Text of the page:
Although Alma Borshein felt excitement to be donning a cap and gown for the second time for graduation, she couldn’t help but also feel relief. The last three years “have been a roller coaster,” she said. “It’s been difficult and challenging but also the most worthwhile learning experience I’ve ever had.”
Borshein, who received her juris doctorate during BYU’s commencement exercises Thursday, was one of 5,929 students from 10 colleges to receive degrees as part of the class of April 2016.
Now that she's graduated, Borshein said she not only feels grateful for her experiences at BYU but empowered.
"It gives me a chance to use my degree to help others. As an attorney, I get to be an advocate for others in a way that nobody else can be. It’s really life changing."
For Kristi Johnson, who was one of the 688 to receive a master’s degree, the connection she created to the university during her undergraduate work influenced her desire to pursue her graduate studies.
“The reason why I did it is because BYU provided a really good program and had professors that were very eager to help and get me where I needed to be. I loved it here and wanted to keep being here,” Johnson said.
In his keynote address during ceremonies held in the Marriott Center in Provo, Elder L. Whitney Clayton of the Presidency of the Seventy of The Church of Jesus Christ of Latter-day Saints mentioned the connection graduates now have with their alma mater.
“I believe you now have a duty to stay connected to BYU,” he said. “The alumni association's motto is ‘Connected for Good.’ Your education enables you to help BYU go forward in good ways.”
Elder Clayton focused his remarks on the importance of “getting and staying connected” and spoke of the interpersonal connections of value to graduates, including their relationship with parents, grandparents and family.
“We hope that you will thank them, especially by the way you live,” he said.
Elder Clayton told graduates that no degree or academic distinction will be more valuable than their connection to their spouse. “If you will each pay the price of becoming devoted to heaven and each other as God intends, then your connection will be the flower and fruit of your lives.”
Some students have also become parents as they have pursued their education, he noted. “Your children are connected to you and you to them in ways parents have to experience to understand,” he said, adding that the graduates’ education has “expanded your capacity to offer your children an opportunity to thrive in this life.”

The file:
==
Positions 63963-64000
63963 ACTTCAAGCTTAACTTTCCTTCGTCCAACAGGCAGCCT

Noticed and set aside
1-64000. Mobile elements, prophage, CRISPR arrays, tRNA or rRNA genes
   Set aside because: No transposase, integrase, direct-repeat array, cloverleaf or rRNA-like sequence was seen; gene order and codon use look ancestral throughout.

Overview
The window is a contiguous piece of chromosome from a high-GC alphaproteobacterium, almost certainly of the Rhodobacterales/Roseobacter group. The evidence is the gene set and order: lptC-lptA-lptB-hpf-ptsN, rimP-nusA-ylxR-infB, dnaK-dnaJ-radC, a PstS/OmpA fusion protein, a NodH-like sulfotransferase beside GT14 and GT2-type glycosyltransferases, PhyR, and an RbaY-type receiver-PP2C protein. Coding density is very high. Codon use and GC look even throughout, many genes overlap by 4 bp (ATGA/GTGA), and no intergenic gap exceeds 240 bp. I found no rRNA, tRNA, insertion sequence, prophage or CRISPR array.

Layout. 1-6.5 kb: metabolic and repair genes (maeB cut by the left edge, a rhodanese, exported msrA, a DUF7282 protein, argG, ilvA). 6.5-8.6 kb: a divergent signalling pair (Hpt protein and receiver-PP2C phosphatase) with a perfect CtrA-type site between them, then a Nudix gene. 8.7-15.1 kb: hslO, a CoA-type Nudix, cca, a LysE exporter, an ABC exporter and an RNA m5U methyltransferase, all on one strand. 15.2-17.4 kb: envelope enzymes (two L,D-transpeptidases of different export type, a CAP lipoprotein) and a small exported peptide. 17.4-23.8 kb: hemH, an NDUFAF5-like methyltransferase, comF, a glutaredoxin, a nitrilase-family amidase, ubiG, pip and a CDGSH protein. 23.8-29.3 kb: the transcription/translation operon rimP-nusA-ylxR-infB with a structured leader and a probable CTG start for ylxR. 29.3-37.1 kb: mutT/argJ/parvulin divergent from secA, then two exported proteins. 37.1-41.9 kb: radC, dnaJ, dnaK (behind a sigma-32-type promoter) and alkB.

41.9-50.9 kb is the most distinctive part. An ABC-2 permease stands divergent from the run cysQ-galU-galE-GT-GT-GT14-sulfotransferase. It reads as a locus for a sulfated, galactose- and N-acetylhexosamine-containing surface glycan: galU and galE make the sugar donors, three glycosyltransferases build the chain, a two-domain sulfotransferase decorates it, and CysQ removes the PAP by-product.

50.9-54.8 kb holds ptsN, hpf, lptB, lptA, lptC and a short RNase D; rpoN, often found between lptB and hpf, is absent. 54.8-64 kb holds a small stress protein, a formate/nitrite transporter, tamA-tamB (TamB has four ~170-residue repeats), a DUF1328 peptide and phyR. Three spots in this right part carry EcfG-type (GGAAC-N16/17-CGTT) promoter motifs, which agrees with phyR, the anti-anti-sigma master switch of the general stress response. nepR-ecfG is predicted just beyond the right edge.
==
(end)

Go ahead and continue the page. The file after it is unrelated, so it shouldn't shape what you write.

Elder Clayton expressed his hope for graduates to stay connected to classmates, friends and professors from BYU. “These connections will circle around over the years to bless and help you in happy, righteous ways.”
The connection that matters most, Elder Clayton said, is the one shared with God. “Whatever we do that may tend to weaken our connection — our binding — with heaven should be assessed with wariness. Everything we do that tends to reinforce faith and promotes keeping our covenants should be embraced. Our connection with heaven is the most valuable blessing we have and the most important one we can secure. It strengthens every other worthy connection in our lives.”
In his remarks, BYU President Kevin J Worthen spoke of how graduation is both a time to celebrate and to calibrate — a time to look backward and forward.
"As we celebrate your past accomplishments and look forward to your future, I urge you to view things from an eternal perspective — in the light of God's great plan of salvation. As you do so, your past, present and future will be more meaningful, more fruitful and more joyful."
During the commencement ceremonies, Ambassador Su Ge was awarded an honorary doctorate degree — the highest honor the university can grant. Ambassador Ge was the first student from the People’s Republic of China following the 1979 normalization of U.S.–China diplomatic relations to receive a BYU scholarship. While at BYU he completed a graduate degree in American studies and a Ph.D. in American history.
Other speakers at the event included graduate Alicia Kristine Stanton; Amy Fennegan, president of the BYU Alumni Association; and Ge. A musical number was provided by the BYU Singers.